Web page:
We told Noah and Kai how much we would enjoy coming to visit, lying in hammocks amongst the fruit trees, sipping plum sodas and riding Friesian horses into the sunset.  And who really knows.  Maybe they’ll prove to have the Midas touch I’ve always lacked and someday they’ll make it work.  As we neared Cathedral Lakes, Kai decided that after a few years of farming he’d use his riches to buy a cozy beach house in Malibu where I could visit him for extended surf vacations.   I was sold.

In the midafternoon we took a short side trail to camp along the shore of Lower Cathedral Lake, our campsite hosting incredible views of Tressider and Tenaya Peaks, which framed the far shore like some backdrop out of a fantasy movie.  I swam out to the middle of the lake and floated there on my back, letting the water soak into me, the sun baking the parts of my skin that rose above the water’s surface.  The boys played along the lakeshore in their underwear, their feet and legs muddy, their voices free and loud and satisfied.


After swimming I sat on a rock and let the sun dry my skin.  Two deer meandered slowly past our camp towards Cathedral Peak.  Chipmunks darted over rocks and around treetrunks, while dozens of little birds chirped from the branches and flitted through the air.  High above all of us, a hawk circled in the blue sky.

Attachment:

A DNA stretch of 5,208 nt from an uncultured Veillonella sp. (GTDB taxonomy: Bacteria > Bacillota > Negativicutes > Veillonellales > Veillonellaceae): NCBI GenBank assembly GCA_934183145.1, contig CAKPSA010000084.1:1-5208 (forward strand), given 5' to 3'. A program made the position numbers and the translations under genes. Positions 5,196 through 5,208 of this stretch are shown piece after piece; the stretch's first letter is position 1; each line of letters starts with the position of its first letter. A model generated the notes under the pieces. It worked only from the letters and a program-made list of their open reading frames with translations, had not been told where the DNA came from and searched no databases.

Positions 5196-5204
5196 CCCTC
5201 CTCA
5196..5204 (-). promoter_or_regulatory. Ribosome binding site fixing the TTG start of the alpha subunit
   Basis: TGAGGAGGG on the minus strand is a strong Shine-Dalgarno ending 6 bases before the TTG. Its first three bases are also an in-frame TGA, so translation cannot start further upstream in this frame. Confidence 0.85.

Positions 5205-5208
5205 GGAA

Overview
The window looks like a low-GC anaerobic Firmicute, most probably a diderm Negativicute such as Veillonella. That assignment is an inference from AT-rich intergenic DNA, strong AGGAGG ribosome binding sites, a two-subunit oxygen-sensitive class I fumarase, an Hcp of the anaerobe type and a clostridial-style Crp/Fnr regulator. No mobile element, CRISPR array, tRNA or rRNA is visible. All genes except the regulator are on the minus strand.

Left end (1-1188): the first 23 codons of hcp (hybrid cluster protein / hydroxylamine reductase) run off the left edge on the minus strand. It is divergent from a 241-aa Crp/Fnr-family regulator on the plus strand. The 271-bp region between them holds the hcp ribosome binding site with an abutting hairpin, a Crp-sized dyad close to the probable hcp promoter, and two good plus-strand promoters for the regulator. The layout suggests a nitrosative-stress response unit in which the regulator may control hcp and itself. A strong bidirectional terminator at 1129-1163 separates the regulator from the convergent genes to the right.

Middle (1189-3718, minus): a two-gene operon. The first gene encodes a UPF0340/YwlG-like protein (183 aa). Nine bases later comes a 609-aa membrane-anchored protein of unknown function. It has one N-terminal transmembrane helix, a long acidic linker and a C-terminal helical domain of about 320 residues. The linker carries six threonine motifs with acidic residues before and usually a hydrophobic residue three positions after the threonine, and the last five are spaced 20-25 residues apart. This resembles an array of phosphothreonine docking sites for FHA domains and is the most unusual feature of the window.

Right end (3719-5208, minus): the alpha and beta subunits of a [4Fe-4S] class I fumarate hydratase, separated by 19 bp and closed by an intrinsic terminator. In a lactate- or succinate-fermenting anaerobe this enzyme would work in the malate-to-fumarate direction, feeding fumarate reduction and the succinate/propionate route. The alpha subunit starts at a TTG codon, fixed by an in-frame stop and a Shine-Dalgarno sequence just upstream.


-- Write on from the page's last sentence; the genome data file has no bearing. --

Later, when the sun had dropped and the magic of evening hushed the world, we all strolled to a wide slab of rock and lay on our backs, looking up through a kaleidoscope of tree branches to the sky.  A few wispy clouds had eased in during the afternoon, but mostly the sky was a deepening, brilliant blue.  We talked for a long time about what animals we’d choose to be if we could pick just three and spend a day in the skin of each.  We thought about it silently first then shared our choices, and Pam and I amazed each other by picking the same three out of all the thousands of possibilities—a dolphin, a grizzly bear and a crow.  I’d been tempted to include a honey bee, because I’d like to experience what it’s like to be inside a hive, but I settled on a crow instead.  Kai and Noah both wanted to be monkeys.  Kai chose an eagle and a whale as his other options.  Noah decided on a squirrel but never settled on a third choice, instead talking at length about all the dozens of possibilities that would be equally incredible.

After Pam and the kids crawled in the tent, I stood in the dark for a while, looking up at the first smattering of stars and enjoying the cool air on my face.  I thought of my parents, the many nights we’d spent outside when I was a kid and how much I loved those times.  And I thought about my life, how everything seemed to have happened so quickly when I looked back at it now and how quickly all my future days would pass by too—how important it was for me to do the right things with those coming days.  I remembered a quote from the poet Mary Oliver, “Tell me, what is it you plan to do with your one wild and precious life?”

“I don’t know,” I muttered to the sky.  “I still don’t know.”  I was forty-one years old.  I wished I had a better answer.

Read the full series by clicking on the links below:
Day 1 – Day2 – Day 3 – Day 4 – Day 5 – Day 6 – Day 7 – Day 8 – Day 9 – Day 10 – Day 11 – Day 12 – Day 13 – Day 14 – Day 15 – Day 16 – Day 17 – Day 18 – Day 19 – Day 20 – Day 21 – Day 22 – Day 23 – Day 24 – Day 25 – Day 26 – Day 27 – Day 28 – Day 29 – Day 30 – Day 31 – Day 32 – Day 33 – Day 34

J.S. Kapchinske is the Author of Coyote Summer.